Making ethnography count – my grandpa, social justice, and me

Making ethnography count – my grandpa, social justice, and me

My grandpa – my grandpa once told me that it’s okay not to be religious as long as you are a good person. This statement may not seem that remarkable but for the fact my grandpa was Dean of Liverpool Anglican cathedral when he said it. He was busy supporting gay rights, race relations and women’s role in the church before I was even born. As a child I remember fantastic conversations about equality and social justice and the ‘religious sausage machine’ (his words not mine) that he was absolutely fine with me not being a part of. I learnt from my grandpa that you can be part of an established institution and at the same time a force for positive change within in it. I’m not a touch on my grandpa in terms of grandness but we share a pragmatism towards social change – a desire to influence from within as well as ally ourselves those outside – to be both insider and outsider. Inside or outside – the starting point for my PhD research is heavily influenced by all those childhood conversations with my grandpa. I am interested in insiders and outsiders; power and identity; stigma and discrimination; and specifically how social media may be complicating and disrupting them in the context of people providing and accessing mental health services. My grandpa was long gone before the birth of Facebook, but I’m sure the shifting nature of how we communicate would have fascinated him also. Ethnography – I’ve chosen to do an online ethnography – immersing myself in a social media site participating, observing and interviewing –...
How to create understanding through storytelling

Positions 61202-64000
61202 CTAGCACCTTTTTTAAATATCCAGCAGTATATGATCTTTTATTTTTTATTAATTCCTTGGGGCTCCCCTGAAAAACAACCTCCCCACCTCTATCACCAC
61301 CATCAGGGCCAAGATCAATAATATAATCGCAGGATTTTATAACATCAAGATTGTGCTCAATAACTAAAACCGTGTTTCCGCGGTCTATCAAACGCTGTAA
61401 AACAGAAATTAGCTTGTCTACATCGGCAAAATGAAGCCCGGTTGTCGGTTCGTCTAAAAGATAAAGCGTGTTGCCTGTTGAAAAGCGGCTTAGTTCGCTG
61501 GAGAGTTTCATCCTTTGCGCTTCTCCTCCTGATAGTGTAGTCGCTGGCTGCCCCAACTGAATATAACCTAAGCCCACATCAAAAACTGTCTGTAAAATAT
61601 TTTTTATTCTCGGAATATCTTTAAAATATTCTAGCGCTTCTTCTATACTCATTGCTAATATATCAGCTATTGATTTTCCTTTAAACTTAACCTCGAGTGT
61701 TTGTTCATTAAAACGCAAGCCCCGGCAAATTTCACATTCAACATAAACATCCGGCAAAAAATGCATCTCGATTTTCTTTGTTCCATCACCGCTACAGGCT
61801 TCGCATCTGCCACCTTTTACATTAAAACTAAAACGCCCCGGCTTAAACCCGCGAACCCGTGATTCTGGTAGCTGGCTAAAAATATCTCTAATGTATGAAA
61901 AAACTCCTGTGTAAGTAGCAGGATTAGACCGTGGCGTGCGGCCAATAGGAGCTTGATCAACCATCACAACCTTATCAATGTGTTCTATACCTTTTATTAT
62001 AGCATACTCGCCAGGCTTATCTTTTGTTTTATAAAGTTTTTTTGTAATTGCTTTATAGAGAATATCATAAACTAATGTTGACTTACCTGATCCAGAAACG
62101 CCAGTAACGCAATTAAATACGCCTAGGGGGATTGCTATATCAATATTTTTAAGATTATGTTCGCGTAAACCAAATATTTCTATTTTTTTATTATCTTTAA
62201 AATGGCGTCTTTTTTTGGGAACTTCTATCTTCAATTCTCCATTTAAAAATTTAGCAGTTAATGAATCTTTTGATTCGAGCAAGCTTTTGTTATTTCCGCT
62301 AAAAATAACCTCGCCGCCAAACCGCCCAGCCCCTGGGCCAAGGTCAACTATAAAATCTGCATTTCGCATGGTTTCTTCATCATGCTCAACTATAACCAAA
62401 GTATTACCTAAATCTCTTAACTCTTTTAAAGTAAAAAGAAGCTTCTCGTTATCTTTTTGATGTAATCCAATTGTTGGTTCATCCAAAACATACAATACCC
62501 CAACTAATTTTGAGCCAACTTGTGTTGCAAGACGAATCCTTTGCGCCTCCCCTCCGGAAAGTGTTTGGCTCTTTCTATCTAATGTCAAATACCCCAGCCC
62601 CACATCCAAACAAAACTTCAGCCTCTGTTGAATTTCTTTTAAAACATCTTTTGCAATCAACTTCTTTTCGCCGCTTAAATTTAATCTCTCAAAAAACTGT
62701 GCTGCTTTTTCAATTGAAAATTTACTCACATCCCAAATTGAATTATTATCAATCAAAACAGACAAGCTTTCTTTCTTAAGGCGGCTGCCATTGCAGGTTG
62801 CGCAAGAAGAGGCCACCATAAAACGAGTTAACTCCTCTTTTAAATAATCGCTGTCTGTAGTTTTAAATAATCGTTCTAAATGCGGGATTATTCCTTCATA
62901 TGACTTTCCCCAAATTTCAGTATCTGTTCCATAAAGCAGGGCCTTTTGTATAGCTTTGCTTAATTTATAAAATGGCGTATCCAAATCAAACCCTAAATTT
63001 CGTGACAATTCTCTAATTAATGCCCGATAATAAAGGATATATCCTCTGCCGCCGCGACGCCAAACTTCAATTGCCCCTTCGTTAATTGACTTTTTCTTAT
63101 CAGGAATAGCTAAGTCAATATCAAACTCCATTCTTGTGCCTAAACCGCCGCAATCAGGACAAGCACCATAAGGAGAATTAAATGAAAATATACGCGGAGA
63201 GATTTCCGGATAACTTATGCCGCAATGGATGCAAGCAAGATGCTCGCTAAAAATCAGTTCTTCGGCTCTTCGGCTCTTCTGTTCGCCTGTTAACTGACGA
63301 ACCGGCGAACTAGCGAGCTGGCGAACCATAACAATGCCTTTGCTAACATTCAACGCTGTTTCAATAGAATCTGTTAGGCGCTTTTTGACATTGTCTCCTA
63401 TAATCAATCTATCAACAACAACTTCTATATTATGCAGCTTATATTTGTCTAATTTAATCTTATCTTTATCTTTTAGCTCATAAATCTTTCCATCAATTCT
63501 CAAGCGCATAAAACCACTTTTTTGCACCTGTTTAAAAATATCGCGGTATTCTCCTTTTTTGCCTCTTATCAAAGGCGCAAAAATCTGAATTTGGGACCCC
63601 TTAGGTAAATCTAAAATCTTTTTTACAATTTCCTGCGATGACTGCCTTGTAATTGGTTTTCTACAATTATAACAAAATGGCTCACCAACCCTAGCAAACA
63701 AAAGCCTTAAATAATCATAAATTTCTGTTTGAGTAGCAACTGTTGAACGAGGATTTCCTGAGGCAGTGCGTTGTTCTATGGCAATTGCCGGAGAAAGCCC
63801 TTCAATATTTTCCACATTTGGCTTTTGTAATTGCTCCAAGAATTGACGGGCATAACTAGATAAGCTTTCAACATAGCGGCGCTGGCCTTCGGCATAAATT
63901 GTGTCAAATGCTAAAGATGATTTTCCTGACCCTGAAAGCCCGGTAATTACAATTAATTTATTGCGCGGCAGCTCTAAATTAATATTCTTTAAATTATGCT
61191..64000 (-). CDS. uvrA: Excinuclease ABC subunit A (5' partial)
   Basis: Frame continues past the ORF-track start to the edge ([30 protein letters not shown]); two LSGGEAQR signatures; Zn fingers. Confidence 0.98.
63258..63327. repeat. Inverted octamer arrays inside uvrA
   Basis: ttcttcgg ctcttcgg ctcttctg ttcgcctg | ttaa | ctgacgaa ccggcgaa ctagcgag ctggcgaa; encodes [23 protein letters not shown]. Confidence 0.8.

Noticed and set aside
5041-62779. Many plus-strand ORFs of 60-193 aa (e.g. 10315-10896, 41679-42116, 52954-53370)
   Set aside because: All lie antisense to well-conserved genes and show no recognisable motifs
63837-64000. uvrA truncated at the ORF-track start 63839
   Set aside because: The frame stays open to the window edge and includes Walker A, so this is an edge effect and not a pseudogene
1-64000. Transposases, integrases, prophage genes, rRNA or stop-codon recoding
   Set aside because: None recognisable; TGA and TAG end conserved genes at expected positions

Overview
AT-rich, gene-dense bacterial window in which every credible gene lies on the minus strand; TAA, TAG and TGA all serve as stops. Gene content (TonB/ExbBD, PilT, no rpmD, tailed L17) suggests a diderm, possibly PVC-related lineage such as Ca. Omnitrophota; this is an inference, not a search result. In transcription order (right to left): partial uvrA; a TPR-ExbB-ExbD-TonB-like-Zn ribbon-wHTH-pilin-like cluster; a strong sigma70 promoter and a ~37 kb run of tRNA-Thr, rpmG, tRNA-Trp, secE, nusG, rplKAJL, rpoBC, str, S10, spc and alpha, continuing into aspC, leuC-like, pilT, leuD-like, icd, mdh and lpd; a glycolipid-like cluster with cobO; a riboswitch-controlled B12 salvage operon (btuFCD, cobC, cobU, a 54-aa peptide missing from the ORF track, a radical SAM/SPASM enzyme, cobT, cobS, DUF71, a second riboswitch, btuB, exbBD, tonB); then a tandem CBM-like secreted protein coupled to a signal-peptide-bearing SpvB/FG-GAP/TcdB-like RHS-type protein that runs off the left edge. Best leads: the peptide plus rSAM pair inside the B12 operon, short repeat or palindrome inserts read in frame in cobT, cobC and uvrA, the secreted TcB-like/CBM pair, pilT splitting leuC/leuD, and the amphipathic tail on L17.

How to create understanding through storytelling

I’ve been invited by @ClaireOT and #occhat to write a post for their next chat on Tuesday 12February 8-9pm UK time. The occupational therapy chat them is inspired by a recently launched @LeedsandYorkPFT campaign entitled Sharing Stories with the strapline ‘harnessing creativity and sharing understanding’. A bit of background – as a Foundation Trust we are a public benefit corporation as well as being part of the NHS. This means that anyone can become a member of our Trust. And once they become a member they are eligible to stand for election to our Council of Governors  which includes people with lived experience of using our services, carers, staff and members of the public. Our campaigns – we have a membership of over 16000 and we want to make that count. We want to connect with them and involve them in a way which has meaning and purpose. Positively changing attitudes and behaviours towards people who use our services is at the heart of our organisational strategy. If attitudes change for the better then we hope our campaigns contribute to our purpose of improving health and lives. I know this all sounds a bit corporate but I want to show how are campaigns have a clear purpose and are an important part of our core business. Sharing Stories – we’ve chosen Sharing Stories as our 2013 campaign because we know from the research that the best way to reduce stigma is face-to-face contact on equal terms. But we’re also interested in the research that suggests ‘imagined’ contact can have a similarly powerful effect. There is quite a bit of research on this...